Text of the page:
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25 LI plans vie for shot at state aid bid

Desmond Ryan, left, of the Association for a

Desmond Ryan, left, of the Association for a Better Long Island, and Bill Wahlig, of the LI Forum for Technology, attend the Regional Economic Development Council meeting in Stony Brook. (June 20, 2012) Credit: Barry Sloan

Redevelopment of the Nassau Hub has lots of competition for state aid, officials said Wednesday.

The Long Island Regional Economic Development Council has received about 25 proposals for projects to be designated as "transformative" to the economy. Formal applications are due July 16.

In addition to the Hub, projects vying for "transformative" status and a shot at potentially sharing $25 million in state money include a Montauk icehouse for the fishing industry, redevelopment of the dilapidated United Artists theater in Coram and a transit service for tourists called Bolt Bus.

Some projects receiving help last year have applied for more. They include the Wyandanch Rising blight-removal plan, Brentwood's Heartland minicity, the Ronkonkoma LIRR/MacArthur Airport transit hub, and redevelopment of downtown Hempstead, sources told Newsday.

Proposals will be scrutinized by the council, which Gov. Andrew M. Cuomo established as an entry point for state aid. Last year the council designated 13 projects, out of 44 submissions, as transformative. Redevelopment of the Nassau Hub, including Veterans Memorial Coliseum, wasn't among the winners.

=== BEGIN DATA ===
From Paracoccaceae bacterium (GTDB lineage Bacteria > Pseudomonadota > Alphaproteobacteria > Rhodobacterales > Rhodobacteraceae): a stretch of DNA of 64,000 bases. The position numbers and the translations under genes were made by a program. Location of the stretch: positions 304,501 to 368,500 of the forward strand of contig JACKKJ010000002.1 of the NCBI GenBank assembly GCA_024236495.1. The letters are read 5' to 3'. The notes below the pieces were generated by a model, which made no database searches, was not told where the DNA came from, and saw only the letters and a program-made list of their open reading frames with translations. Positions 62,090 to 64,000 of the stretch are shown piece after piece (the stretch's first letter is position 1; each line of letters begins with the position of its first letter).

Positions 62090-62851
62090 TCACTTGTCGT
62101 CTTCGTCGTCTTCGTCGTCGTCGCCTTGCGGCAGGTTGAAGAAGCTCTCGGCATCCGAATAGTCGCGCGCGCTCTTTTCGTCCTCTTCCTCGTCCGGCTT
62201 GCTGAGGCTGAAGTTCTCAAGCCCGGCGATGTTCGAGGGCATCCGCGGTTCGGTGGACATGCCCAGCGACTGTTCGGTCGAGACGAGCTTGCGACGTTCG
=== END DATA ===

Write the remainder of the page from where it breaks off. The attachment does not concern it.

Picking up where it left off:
Council member Desmond M. Ryan of the developers' group Association for a Better Long Island, is looking forward to reviewing the applications. "From what I have heard, we have some interesting proposals," he said.

Applicants will be judged on the number of jobs created, readiness to begin construction and compatibility with the council's development plan. Cuomo also wants private money to outweigh state funds, 10 to 1, said Andrea Lohneiss of Empire State Development Corp.

She told the council, meeting at Stony Brook University Wednesday, that most of the projects splitting last year's $101.6 million in awards now have contracts laying out milestones to receive the state aid.

Eight of last year's winners declined state tax credits, including Arkwin Industries, Avco Industries, Love and Quiches Desserts and G4 Synergetics. Lohneiss said their tax credits were given to The Hain Celestial Group, which is moving its headquarters to Lake Success from Melville. Hain had considered leaving for New Jersey or Colorado.

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